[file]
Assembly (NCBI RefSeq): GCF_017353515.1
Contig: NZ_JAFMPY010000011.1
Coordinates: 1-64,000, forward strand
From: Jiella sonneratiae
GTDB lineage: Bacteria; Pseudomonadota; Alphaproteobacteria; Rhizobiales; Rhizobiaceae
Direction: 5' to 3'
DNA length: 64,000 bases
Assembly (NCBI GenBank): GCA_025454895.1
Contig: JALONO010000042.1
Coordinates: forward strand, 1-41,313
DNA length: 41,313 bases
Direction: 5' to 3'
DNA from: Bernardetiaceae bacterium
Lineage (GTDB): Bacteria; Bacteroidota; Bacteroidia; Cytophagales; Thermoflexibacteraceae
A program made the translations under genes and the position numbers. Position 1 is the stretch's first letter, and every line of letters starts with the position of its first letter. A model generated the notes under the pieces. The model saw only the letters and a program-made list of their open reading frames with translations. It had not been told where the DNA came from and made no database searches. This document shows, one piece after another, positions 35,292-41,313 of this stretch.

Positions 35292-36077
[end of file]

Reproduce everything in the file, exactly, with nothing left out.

Assembly (NCBI RefSeq): GCF_017353515.1
Contig: NZ_JAFMPY010000011.1
Coordinates: 1-64,000, forward strand
From: Jiella sonneratiae
GTDB lineage: Bacteria; Pseudomonadota; Alphaproteobacteria; Rhizobiales; Rhizobiaceae
Direction: 5' to 3'
DNA length: 64,000 bases
Assembly (NCBI GenBank): GCA_025454895.1
Contig: JALONO010000042.1
Coordinates: forward strand, 1-41,313
DNA length: 41,313 bases
Direction: 5' to 3'
DNA from: Bernardetiaceae bacterium
Lineage (GTDB): Bacteria; Bacteroidota; Bacteroidia; Cytophagales; Thermoflexibacteraceae
A program made the translations under genes and the position numbers. Position 1 is the stretch's first letter, and every line of letters starts with the position of its first letter. A model generated the notes under the pieces. The model saw only the letters and a program-made list of their open reading frames with translations. It had not been told where the DNA came from and made no database searches. This document shows, one piece after another, positions 35,292-41,313 of this stretch.

Positions 35292-36077